SPARC: Results and Application

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The new sPC (small passenger car) VeHiL test bench, developed in the SPARC project, was introduced in June 2005. Schenck Final Assembly Products Püttlingen had been working on the development of test benches for new vehicle generations with the aim of testing the majority of all drive-by-wire functionalities of a vehicle, and has now produced the first prototype of the new generation of test benches at DaimlerChrysler in Untertürkheim.


Official presentation of the sPC VeHiL

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On June 22nd, 2005, the first official presentation of the sPC VeHiL, one of the two test benches planned and implemented within the EU project SPARC, took place at DaimlerChrysler Untertürkheim. Since July, the test bench has been open to development engineers from Daimler Chrysler, Schenck FAP and all other partners of the SPARC project. From now on, we will learn about the possibilities and potentials regarding the development of new vehicle technologies and functionalities on mechatronic and intelligent systems.


The potentials of the sPC VeHiL test benches

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The sPC VeHiL test stand and the prototype of the new generation of test stands are of great interest for future vehicle development. Due to their rigorous modular design, these test benches have the potential to test the majority of all mechatronic and mechanical components of the modern car in the development phase and also in the final (EoL) tests within the final assembly line (see below). By rigorously using the new generation of test benches, OEMs are now able to take full advantage of the advanced concept. From the development of modern vehicles, with their various components and integrated systems, to the vehicle production process, in which all the necessary test procedures during final assembly guarantee high product quality and smoothly functioning systems.


Advantages for development

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With the 4-motor concept of the Schenck Final Assembly Products (used for more than 9 years within the framework of the joint final test benches "x-road") it is possible to simulate almost every situation in which a vehicle could also come on a real road and with the advantage of a very high reproducibility!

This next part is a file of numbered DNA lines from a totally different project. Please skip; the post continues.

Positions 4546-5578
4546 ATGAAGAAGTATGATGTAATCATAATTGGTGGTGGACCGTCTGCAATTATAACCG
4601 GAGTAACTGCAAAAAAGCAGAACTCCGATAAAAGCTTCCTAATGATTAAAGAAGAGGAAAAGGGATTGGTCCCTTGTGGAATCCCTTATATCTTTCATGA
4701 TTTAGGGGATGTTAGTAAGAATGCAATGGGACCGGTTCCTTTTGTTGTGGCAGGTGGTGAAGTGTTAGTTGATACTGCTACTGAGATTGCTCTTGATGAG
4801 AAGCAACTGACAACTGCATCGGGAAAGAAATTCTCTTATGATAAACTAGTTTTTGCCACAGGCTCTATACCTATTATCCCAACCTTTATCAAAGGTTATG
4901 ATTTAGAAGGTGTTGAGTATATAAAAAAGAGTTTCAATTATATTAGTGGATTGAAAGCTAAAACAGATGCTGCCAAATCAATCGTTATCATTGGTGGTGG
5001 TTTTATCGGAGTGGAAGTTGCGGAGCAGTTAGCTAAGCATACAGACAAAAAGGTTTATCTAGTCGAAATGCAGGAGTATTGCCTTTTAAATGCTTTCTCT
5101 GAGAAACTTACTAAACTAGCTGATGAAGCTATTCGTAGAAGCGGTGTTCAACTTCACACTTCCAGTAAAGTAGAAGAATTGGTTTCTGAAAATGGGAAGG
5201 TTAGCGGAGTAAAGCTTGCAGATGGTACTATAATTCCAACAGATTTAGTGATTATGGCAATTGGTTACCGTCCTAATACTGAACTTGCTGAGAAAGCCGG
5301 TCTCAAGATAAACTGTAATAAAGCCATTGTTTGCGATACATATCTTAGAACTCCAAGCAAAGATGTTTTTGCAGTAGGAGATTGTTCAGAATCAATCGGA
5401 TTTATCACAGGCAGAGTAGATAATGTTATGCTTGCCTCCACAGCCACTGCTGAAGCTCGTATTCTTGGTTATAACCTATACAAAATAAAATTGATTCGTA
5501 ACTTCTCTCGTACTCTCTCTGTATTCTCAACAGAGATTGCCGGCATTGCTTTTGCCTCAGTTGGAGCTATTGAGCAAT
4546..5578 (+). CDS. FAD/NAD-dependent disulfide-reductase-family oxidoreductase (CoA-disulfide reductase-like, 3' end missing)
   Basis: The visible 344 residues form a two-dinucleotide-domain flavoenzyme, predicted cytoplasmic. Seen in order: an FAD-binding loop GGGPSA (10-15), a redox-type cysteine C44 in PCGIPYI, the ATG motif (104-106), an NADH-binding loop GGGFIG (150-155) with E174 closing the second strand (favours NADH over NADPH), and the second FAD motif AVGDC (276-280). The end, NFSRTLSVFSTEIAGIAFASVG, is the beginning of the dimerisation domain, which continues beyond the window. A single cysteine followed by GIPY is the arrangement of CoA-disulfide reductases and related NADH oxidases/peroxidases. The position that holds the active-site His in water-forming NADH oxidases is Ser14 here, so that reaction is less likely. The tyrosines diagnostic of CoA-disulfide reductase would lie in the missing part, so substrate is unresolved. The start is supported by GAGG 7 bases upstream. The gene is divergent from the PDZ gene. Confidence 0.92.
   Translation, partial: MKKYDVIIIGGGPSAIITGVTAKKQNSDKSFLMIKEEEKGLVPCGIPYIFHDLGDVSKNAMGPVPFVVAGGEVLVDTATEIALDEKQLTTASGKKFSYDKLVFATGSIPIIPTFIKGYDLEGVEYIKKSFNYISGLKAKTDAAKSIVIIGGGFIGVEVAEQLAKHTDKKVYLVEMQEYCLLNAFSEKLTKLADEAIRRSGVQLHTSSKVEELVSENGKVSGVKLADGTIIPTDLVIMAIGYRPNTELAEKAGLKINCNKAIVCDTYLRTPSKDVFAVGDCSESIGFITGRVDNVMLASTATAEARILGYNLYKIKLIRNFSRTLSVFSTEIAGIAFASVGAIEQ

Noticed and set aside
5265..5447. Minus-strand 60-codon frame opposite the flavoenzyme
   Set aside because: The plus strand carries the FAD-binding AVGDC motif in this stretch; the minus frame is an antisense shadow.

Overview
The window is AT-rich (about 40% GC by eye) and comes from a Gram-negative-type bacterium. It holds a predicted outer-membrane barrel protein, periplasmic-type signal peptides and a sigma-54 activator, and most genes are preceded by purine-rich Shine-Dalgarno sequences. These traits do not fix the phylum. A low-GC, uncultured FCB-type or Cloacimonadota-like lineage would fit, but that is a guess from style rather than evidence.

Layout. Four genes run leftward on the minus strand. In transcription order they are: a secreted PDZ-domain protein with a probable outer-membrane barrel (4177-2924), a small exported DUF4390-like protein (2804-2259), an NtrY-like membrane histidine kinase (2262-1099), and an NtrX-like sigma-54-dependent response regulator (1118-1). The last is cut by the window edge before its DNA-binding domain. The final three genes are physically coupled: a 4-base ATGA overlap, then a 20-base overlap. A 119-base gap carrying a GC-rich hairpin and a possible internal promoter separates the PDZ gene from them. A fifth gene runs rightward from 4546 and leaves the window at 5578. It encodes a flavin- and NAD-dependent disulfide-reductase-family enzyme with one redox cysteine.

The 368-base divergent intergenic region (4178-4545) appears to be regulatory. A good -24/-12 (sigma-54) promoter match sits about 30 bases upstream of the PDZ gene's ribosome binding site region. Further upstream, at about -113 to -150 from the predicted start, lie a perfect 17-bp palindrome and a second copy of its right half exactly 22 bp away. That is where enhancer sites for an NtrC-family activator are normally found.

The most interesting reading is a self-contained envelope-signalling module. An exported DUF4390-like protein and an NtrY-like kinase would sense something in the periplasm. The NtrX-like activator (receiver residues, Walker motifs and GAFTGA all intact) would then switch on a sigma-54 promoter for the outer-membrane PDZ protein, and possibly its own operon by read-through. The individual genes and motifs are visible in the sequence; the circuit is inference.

In addition to the possibilities of a common x-road roller dynamometer to test the curves (also with different wheel speeds and the application of different slip coefficients for each wheel and also a real front wheel steering angle, Fig. 3) road inclinations and braking forces can be simulated. The resulting lateral accelerations on the bodywork and the shear angles during cornering can be simulated by a parallel vehicle simulation and are transferred to the corresponding vehicle control units (Fig. 4) by means of proper operation of the communication units (e. g. via CAR Link, another Schenck FAP product).


Other possibilities of the new VeHiL test benches in vehicle development are:

  • The test bench provides an integrated concept for functional tests and complete vehicle tests
  • Test runs for established vehicle functions can be fully automated
  • Documentation of certain test runs can be fully automated and used as a concept for final production.
  • Compilation of visualization / tools based test cases
  • Tests with a real vehicle under real conditions (road simulation)
  • Real, the dynamic behavior of the powertrain without the use of complex simulations
  • High reproducibility
  • Optimization and preparation of winter tests on stationary test benches (highly reproducible roads and laboratory conditions)
  • Reproducible acoustic tests (NVH) within the entire drive train
  • Tests with different coefficients of friction ESP Plus, real ASR tests, ABS Plus, mue-Split,....

 

A complete road simulation including all occurring forces and torques in the wheel suspension (e. g. track and camber changes during cornering, pressure and torques while lateral forces on the tyre contact surface) can be applied to the entire vehicle with the help of special small simulation actuators on the sPC VeHiL test bench, at all possible operating degrees of freedom.


Advantages in vehicle production